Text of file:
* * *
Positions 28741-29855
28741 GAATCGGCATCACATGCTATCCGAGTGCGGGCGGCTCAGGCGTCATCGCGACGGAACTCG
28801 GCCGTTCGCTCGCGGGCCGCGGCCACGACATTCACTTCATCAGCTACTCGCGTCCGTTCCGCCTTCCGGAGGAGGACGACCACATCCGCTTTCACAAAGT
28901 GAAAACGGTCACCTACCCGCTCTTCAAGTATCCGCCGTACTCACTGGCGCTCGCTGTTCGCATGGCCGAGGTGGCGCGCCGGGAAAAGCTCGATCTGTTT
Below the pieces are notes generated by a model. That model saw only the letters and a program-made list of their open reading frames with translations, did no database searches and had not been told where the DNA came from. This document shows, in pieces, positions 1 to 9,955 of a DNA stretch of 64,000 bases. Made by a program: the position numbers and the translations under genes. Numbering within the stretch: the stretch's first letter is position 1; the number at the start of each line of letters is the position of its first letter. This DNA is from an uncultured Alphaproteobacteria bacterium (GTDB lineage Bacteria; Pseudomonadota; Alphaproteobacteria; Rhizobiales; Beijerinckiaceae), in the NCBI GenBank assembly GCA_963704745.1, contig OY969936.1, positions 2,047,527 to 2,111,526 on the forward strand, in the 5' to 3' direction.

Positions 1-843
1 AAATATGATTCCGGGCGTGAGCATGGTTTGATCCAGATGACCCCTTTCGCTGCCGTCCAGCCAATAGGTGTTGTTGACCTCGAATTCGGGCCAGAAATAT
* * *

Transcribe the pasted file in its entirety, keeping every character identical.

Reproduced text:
Positions 28741-29855
28741 GAATCGGCATCACATGCTATCCGAGTGCGGGCGGCTCAGGCGTCATCGCGACGGAACTCG
28801 GCCGTTCGCTCGCGGGCCGCGGCCACGACATTCACTTCATCAGCTACTCGCGTCCGTTCCGCCTTCCGGAGGAGGACGACCACATCCGCTTTCACAAAGT
28901 GAAAACGGTCACCTACCCGCTCTTCAAGTATCCGCCGTACTCACTGGCGCTCGCTGTTCGCATGGCCGAGGTGGCGCGCCGGGAAAAGCTCGATCTGTTT
Below the pieces are notes generated by a model. That model saw only the letters and a program-made list of their open reading frames with translations, did no database searches and had not been told where the DNA came from. This document shows, in pieces, positions 1 to 9,955 of a DNA stretch of 64,000 bases. Made by a program: the position numbers and the translations under genes. Numbering within the stretch: the stretch's first letter is position 1; the number at the start of each line of letters is the position of its first letter. This DNA is from an uncultured Alphaproteobacteria bacterium (GTDB lineage Bacteria; Pseudomonadota; Alphaproteobacteria; Rhizobiales; Beijerinckiaceae), in the NCBI GenBank assembly GCA_963704745.1, contig OY969936.1, positions 2,047,527 to 2,111,526 on the forward strand, in the 5' to 3' direction.

Positions 1-843
1 AAATATGATTCCGGGCGTGAGCATGGTTTGATCCAGATGACCCCTTTCGCTGCCGTCCAGCCAATAGGTGTTGTTGACCTCGAATTCGGGCCAGAAATAT